Good advice... but I have to disagree on the camera. 1. DSLR cameras area wonderful... if you know how to use them. There are a lot of settings that require at least a rudimentary knowledge. If you have no experience using DSLR cameras, I'd say stick to your point and shoot. 2. DSLR cameras are a several hundred dollar investment. Are you sure your friends would be willing to let you borrow something that's that important?
Planning an international getaway? You’re probably crafting your packing list—and realizing how much you still need to purchase. But don’t panic just yet—you don’t actually have to pay for everything you put in that suitcase—or even the suitcase itself!
A great way to save money on travel expenses is borrowing some of the essentials from family and friends. Here’s a quick guide to what you should invest in and what you can get away with borrowing for your next trip.
You may already own a wheeled Samsonite, but keep in mind that international airlines often have different size and weight restrictions than U.S. carriers. So if the suitcase you own won’t work, ask around for a light wheeler that meets your airline’s requirements to avoid unnecessary airline fees, and put the $200 you’d invest in new luggage toward other expenses.
Luggage Locks: Buy
These inexpensive devices will provide some piece of mind as you’re carting your luggage around abroad. Just buy them—they’re only about $10 each, and the chances that your friends will have both sets of the keys they come with are pretty slim. Plus, the number of locks you’ll need depends on the number of zipper pairs on your luggage.
DSLR Camera: Borrow
Your point-and-shoot will work fine for your Facbeook profile pics, but if you want high-resolution, quality photos to grace your walls, a DSLR camera is a worthwhile item to pack. But unless you’re a budding photographer, borrow it: A good camera can set you back about $500, which doesn’t include the various lenses and equipment.
Plug Converters: Buy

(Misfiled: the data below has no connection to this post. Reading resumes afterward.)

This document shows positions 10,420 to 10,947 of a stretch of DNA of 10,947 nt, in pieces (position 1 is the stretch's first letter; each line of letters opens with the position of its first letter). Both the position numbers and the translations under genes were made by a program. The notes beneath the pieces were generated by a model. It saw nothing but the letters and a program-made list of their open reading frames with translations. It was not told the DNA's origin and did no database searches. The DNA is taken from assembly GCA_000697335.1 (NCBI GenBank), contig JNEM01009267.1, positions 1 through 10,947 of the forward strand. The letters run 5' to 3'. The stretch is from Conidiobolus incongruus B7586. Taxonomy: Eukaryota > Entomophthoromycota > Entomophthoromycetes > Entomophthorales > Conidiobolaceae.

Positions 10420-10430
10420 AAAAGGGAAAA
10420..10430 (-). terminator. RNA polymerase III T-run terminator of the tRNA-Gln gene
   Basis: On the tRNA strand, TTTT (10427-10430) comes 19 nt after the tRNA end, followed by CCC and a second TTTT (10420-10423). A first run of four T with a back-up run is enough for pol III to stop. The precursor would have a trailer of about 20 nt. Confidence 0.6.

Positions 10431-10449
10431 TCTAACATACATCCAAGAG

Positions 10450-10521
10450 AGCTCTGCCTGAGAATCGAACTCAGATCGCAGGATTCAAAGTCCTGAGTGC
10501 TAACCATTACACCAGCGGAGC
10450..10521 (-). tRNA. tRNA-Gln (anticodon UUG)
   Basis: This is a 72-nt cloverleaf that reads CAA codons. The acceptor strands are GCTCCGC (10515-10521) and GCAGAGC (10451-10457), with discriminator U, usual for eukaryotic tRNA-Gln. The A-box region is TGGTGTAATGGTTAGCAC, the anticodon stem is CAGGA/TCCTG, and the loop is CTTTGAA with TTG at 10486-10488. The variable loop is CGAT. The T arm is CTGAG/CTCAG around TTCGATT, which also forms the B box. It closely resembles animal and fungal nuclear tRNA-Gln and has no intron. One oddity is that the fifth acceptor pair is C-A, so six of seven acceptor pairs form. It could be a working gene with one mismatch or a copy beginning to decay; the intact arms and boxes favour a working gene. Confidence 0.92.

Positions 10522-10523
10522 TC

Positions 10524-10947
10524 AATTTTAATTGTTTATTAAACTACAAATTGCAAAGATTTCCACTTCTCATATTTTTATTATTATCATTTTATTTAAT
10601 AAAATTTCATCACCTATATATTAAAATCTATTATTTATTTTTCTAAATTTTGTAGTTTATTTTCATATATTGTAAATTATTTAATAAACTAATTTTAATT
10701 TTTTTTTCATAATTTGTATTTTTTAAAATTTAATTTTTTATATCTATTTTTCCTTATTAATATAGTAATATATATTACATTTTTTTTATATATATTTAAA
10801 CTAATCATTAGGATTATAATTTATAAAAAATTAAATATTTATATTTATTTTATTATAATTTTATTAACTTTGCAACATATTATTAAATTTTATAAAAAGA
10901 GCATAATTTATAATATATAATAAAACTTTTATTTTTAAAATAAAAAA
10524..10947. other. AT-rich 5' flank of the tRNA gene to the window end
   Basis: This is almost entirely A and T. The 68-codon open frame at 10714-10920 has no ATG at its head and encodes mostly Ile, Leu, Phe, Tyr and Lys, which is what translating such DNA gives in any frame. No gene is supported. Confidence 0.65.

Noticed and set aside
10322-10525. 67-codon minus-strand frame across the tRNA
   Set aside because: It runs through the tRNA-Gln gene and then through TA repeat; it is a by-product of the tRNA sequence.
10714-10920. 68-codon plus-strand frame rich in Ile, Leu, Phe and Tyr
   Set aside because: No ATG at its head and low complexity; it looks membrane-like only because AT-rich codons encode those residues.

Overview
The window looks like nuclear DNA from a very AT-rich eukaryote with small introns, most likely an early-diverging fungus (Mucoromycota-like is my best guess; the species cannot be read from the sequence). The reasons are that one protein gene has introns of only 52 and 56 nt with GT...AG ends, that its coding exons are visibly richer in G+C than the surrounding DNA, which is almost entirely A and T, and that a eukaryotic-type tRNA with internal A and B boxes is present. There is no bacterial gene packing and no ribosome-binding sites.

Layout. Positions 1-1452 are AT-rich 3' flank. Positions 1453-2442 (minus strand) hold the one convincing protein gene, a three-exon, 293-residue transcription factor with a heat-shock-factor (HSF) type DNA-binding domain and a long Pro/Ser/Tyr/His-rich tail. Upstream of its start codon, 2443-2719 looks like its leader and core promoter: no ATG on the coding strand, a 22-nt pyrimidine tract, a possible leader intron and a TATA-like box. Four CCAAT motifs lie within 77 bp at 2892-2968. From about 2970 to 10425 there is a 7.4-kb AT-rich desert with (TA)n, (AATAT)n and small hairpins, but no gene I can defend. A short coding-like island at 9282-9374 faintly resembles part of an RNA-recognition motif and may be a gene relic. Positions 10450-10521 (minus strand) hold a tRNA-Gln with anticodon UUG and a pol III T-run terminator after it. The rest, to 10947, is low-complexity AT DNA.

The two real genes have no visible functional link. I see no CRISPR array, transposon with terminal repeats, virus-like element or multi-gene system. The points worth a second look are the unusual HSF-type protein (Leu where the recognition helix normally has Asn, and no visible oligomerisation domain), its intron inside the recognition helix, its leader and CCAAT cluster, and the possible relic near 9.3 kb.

Ensure you can recharge your electronic devices—and avoid frying them—by having the right converters. Outlets in foreign countries are not only often different shapes, but they frequently supply a higher voltage, which will damage your electronics if you plug them right into the wall. If you can find a multi-country converter, borrow it, but otherwise, buy a few for the specific country you’re headed to. They’re cheap (about $5 each) and easy to find at retailers like Radio Shack or on Amazon.
Crossbody Handbag: Buy or Borrow
Seasoned travelers will tell you the importance of having your purse in sight and in front of you at all times. But buy this item only if you like it enough to give it a permanent spot in your handbag rotation—otherwise, borrow one from a friend. I love the LeSportsac crossbody bags for their lightweight design and fun prints (prices range from $40-$90).
Travel Books: Buy
Having accurate and detailed information at your fingertips and in one place is essential to maximizing your vacation—and fact is you can’t always count on your smartphone’s services to be reliable when you’re abroad. Since information like prices and hours of operation often change from year to year, don’t borrow books unless they’re the current edition. The $20 (on average) you’ll spend is a worthwhile investment. Besides, it’s just not cool to highlight and underline in someone else’s pages.
City Maps: Free!
With the possible exception of an electronic tablet or smartphone, a detailed city map is the most essential item you’ll need for finding your way around (travel books usually only offer general area maps). But no need to buy or borrow—most hotels and hostels offer detailed city maps that include vital info like mass transit routes and major attractions—for free! Ask for them when you check into your hotel.
Now get packing! And of course, whenever you borrow a travel essential from a friend, remember to show your appreciation. Bring back a souvenir or treat your donor to a meal when you’re back, and share your memorable joys and mishaps.